Adoptions continue to fall

There was a 16% fall in adoptions in Australia in 2002-03 compared with the previous year, according to the latest figures released today by the Australian Institute of Health and Welfare (AIHW).

Adoptions Australia 2002-03 shows that there were 472 adoptions of children in Australia in 2002-03, a decrease of 16% from the 561 adoptions in 2001-02.

This decrease was mainly due to a fall in both local placement (adoptions of children who are residents of Australia) and 'known' (adoptions of children who are Australian residents where the adoptive parents have a pre-existing relationship) child adoptions.

Report author Susan Kelly said factors contributing to this overall fall in adoptions of children are all positive ones which include:

  • effective birth control leading to a decrease in the number of unplanned pregnancies
  • the provision of income support for single parents and changed community attitudes to single parenthood, resulting in an alternative to adoption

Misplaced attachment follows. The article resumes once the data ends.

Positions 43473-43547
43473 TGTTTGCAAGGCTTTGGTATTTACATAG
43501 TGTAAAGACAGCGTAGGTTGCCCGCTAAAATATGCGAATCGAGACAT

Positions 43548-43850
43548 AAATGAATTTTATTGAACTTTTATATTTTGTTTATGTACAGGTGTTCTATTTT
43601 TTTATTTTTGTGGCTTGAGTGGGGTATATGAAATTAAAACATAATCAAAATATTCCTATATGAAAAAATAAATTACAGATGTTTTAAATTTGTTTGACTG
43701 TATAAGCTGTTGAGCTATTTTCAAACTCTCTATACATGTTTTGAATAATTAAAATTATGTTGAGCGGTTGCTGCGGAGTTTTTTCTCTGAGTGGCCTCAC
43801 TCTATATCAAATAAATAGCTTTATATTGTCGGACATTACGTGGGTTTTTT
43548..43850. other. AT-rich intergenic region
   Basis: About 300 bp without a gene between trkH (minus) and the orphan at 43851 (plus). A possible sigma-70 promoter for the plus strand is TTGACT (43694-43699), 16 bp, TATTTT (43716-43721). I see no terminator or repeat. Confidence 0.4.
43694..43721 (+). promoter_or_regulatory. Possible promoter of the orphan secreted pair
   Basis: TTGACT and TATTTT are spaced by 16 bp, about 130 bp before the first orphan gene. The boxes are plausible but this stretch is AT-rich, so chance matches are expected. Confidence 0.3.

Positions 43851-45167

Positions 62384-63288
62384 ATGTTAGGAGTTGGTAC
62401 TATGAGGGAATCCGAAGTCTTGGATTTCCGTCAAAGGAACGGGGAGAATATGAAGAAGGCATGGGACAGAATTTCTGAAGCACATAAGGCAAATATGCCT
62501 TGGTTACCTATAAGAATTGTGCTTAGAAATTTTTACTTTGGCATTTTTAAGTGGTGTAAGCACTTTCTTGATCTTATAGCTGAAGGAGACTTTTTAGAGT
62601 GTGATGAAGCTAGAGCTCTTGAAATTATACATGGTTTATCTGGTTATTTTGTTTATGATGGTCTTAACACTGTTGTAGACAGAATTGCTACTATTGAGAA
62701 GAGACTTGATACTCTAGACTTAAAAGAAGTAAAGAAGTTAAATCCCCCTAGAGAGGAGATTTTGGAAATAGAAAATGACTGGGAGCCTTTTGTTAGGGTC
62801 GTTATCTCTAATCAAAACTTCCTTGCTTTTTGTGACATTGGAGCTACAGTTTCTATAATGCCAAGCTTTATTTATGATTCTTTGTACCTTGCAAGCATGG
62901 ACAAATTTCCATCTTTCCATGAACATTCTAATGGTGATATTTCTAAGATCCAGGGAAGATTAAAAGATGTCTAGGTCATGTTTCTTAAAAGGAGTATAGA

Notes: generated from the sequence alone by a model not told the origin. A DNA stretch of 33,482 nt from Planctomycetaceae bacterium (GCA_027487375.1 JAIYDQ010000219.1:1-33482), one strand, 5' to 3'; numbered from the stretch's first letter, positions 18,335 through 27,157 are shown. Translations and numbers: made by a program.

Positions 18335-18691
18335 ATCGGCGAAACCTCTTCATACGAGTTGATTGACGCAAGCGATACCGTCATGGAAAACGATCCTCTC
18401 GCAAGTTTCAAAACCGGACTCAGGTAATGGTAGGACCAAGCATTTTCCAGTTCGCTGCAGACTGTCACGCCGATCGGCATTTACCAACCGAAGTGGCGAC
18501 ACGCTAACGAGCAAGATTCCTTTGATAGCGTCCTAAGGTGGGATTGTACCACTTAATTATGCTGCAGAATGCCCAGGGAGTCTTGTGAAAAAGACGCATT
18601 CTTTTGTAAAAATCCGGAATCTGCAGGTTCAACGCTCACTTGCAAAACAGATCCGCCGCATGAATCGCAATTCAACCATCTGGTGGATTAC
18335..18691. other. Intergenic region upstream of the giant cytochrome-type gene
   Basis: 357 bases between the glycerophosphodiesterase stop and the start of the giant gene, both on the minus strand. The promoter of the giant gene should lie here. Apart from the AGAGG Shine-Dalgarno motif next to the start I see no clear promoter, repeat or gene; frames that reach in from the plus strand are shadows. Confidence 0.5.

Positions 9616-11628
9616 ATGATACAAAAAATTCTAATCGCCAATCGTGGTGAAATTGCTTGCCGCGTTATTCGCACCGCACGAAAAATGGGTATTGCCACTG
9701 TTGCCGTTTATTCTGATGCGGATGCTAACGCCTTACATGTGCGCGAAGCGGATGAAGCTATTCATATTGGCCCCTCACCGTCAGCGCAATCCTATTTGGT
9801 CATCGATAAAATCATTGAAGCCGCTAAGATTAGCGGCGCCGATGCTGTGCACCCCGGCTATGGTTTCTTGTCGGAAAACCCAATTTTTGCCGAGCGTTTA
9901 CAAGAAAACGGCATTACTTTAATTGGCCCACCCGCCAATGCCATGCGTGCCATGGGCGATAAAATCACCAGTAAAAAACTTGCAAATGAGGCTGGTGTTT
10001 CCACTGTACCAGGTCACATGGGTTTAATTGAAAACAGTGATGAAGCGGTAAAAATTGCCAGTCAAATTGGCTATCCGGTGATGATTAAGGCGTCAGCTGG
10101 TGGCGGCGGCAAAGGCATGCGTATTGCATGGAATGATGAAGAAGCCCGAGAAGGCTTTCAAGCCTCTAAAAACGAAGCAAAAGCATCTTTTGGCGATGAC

• changes to legislation and practices in relation to adoptions by step-parents within states and territories whereby step-parents are encouraged to use arrangements other than adoption
  • the introduction of alternative legal orders which transfer permanent guardianship and custody of a child to a person other than the parent.

Of the 116 'known' child adoptions, 70% were adoptions by step-parents, 28% by carers and 2% by other relatives.

The number of intercountry adoptions has remained stable for the past five years, with most children adopted from South Korea, China, India, and Thailand.

When looking at the number of adoptions in each state and territory, South Australia and the Australian Capital Territory had around 3 times the number of adoptions expected relative to the size of their population.

Another trend identified was the increase by over 50% of contact and identifying information vetoes. There were 137 contact and identifying information vetoes in 2002-03, compared to the 88 lodged in 2001-02.

There were 3,744 applications for information about past adoptions in 2002-03, a fall of 10%, compared to 4,159 in 2001-02. As in previous years, the number of applications for information far exceeded the number of vetoes lodged against contact or the release of identifying information.


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